Meeting on the escalation of tensions and violence in Israel/Palestine
This morning (16 October), at Jordan’s request, the Council will have a briefing by Assistant Secretary-General for Political Affairs Tayé-Brook Zerihoun on the escalation of tensions and violence in the West Bank, Jerusalem and the Gaza Strip. The permanent representatives of the Arab Troika along with Palestine’s permanent observer to the UN, Riyad H. Mansour, as well as representatives from Non-Aligned Movement and the Organisation of Islamic Cooperation, met with P5 members on 14 October and E10 members yesterday to discuss the situation and the possibility of calling for an emergency meeting.
After a period of relative calm, violence between Israeli and Palestinian communities has spiralled over the past month, sparked by clashes between Palestinians and Israeli police that began on 13 September at the Al-Aqsa mosque in the Al-Haram Al-Sharif compound in Jerusalem. Since the beginning of October, at least 32 Palestinians have been killed and over 1,400 have been injured by live ammunition and rubber-coated steel bullets used by the Israeli forces across the West Bank, Jerusalem and the Gaza Strip, according to the Palestinian health ministry. Israeli authorities have reported that seven Israelis have been killed and dozens wounded in shooting and stabbing attacks.
Secretary-General Ban Ki-moon released a statement on 6 October, expressing profound alarm over the rise in deadly incidents in the West Bank, including East Jerusalem and called on the Israeli government to conduct a prompt and transparent investigation into the latest killings, including whether the use of force was proportional. UN High Commissioner for Human Rights Zeid Ra’ad Al Hussein said in a 8 October statement that the high number of casualties, in particular those resulting from the use of live ammunition by Israeli security forces, raise concerns of excessive use of force, and violations of the right to life and security of the person. He also said that collective punishments such as house demolitions being stepped up in East Jerusalem by Israeli authorities are both illegal and counterproductive.
Israel’s security cabinet held an emergency meeting on 13 October, where it authorised police to close or surround “centres of friction and incitement” in Jerusalem. It also announced that the homes of Palestinians who attacked Israelis would be demolished within days and that their families’ right to live in Jerusalem would be taken away. The following day Israeli authorities erected roadblocks and checkpoints in some Palestinian neighbourhoods of East Jerusalem and began deploying 300 police officers and soldiers on the roads and buses.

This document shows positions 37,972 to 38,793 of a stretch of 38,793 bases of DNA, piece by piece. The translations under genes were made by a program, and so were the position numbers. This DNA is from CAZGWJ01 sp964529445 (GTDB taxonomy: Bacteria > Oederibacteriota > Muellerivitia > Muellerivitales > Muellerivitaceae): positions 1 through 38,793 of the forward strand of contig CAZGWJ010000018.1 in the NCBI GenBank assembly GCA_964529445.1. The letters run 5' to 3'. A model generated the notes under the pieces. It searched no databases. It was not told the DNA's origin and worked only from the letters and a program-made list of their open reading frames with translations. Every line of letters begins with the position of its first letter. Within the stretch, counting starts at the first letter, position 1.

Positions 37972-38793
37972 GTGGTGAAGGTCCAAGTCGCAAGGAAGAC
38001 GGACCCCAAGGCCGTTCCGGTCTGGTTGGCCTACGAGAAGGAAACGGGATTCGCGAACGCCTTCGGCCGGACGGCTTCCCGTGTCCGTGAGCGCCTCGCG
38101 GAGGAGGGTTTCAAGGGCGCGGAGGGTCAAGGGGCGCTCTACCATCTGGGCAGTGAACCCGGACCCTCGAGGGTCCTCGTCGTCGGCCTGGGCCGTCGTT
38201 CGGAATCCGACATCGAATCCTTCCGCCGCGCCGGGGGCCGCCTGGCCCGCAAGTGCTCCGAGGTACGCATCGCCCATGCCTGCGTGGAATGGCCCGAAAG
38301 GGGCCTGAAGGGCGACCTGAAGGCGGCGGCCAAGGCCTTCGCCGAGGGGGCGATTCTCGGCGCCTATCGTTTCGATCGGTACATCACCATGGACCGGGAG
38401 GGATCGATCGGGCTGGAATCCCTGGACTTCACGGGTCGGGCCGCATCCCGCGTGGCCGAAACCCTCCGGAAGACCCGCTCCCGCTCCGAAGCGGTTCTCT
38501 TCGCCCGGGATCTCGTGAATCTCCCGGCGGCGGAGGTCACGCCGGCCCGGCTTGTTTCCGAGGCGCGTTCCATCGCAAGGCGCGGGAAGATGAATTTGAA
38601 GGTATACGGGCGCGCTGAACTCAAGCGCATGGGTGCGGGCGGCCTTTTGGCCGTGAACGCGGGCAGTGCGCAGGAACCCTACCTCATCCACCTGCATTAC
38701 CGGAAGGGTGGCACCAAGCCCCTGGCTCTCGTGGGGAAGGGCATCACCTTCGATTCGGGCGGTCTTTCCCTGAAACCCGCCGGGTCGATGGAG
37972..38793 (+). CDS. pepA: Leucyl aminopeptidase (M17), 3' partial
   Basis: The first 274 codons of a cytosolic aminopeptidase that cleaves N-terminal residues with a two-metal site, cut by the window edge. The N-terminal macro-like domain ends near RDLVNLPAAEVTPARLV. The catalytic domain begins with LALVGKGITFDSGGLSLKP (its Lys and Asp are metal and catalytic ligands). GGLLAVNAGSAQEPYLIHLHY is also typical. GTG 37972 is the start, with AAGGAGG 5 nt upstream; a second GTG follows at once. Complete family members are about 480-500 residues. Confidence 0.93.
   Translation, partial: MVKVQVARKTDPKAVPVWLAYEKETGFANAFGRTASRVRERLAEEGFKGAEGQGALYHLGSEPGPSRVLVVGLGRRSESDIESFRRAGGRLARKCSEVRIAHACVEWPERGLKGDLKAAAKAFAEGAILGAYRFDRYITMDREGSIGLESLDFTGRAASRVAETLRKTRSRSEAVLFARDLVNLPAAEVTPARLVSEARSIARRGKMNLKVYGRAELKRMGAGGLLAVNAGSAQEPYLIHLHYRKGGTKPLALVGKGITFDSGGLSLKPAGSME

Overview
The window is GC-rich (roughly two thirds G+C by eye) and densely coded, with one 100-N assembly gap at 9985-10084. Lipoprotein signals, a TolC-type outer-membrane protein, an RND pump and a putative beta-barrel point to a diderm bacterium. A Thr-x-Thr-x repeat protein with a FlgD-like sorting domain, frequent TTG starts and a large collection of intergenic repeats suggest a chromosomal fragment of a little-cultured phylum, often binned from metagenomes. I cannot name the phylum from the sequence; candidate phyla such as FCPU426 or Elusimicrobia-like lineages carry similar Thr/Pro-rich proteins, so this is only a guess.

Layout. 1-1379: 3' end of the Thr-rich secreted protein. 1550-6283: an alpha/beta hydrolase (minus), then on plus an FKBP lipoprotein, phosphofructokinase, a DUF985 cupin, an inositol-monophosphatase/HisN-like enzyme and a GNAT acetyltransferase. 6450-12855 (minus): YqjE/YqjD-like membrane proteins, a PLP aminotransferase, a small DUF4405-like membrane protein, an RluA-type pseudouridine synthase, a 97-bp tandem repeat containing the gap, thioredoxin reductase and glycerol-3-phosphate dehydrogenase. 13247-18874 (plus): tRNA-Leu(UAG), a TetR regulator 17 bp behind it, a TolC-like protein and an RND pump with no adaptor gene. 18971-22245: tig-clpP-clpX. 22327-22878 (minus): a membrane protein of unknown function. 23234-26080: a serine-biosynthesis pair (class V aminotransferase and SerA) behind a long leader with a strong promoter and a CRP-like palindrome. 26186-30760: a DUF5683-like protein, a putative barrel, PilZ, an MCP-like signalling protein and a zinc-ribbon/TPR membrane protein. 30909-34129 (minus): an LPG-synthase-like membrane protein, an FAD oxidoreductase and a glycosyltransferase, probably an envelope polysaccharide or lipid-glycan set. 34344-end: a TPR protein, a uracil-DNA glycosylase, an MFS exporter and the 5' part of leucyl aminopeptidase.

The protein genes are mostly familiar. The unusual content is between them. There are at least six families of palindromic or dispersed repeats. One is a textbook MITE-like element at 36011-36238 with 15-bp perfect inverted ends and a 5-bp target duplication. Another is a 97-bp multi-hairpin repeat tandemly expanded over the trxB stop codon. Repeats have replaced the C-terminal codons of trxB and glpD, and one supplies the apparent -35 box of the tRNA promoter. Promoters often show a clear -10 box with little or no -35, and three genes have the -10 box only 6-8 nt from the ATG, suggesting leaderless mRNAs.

Ambassador Mansour, told reporters on 14 October that that the situation was “very explosive” and that Arab countries were considering a possible draft of a Security Council resolution that would demand a withdrawal of Israeli security forces from flashpoint areas and call for the deployment of UN observers or a UN protection force at Al-Aqsa and East Jerusalem. Although there will be no outcome from today’s meeting, it seems that the Arab Group, through Jordan, might bring a draft resolution to the Council for negotiations in the coming days.
Such a draft resolution is expected to call for a cessation of hostilities and protection for Palestinians as required by international humanitarian law. Prospects for adopting a resolution on this issue are uncertain given the US track record in vetoing resolutions on Israel/Palestine. (Since 1990, the US has vetoed 14 resolutions on Israel/Palestine.) US officials have condemned attacks on Israeli civilians and called for a return to calm. On 14 October, US State Department spokesman John Kirby said the US had seen some reports that could indicate the potential excessive use of force by Israeli authorities. Meanwhile, US Secretary of State John Kerry, who will travel to the region soon, said this morning that no amount of frustration is appropriate to licence violence anywhere and Palestinian President Mahmoud Abbas needs to be condemning the violence. Following a fire at the compound housing Joseph’s Tomb overnight, a religious site venerated by Jews in the West Bank town of Nablus, Abbas, called for an end to the violence, condemned the attack and ordered an investigation into the arson.
A number of elected members are likely to be supportive of measures that would reduce tensions between Israel and Palestine. At today’s meeting members like Chile, Jordan, Malaysia and Venezuela are likely to speak out in favour of protection for Palestine under international humanitarian law given that it is an occupied territory. It seems that there may be interest in having an expanded Quartet meeting with the Council around the quarterly open debate on the Middle East on 22 October, with Spain’s foreign minister José Manuel García-Margallo expected to preside over the ministerial-level meeting. The situation in Israel/Palestine will likely dominate the debate.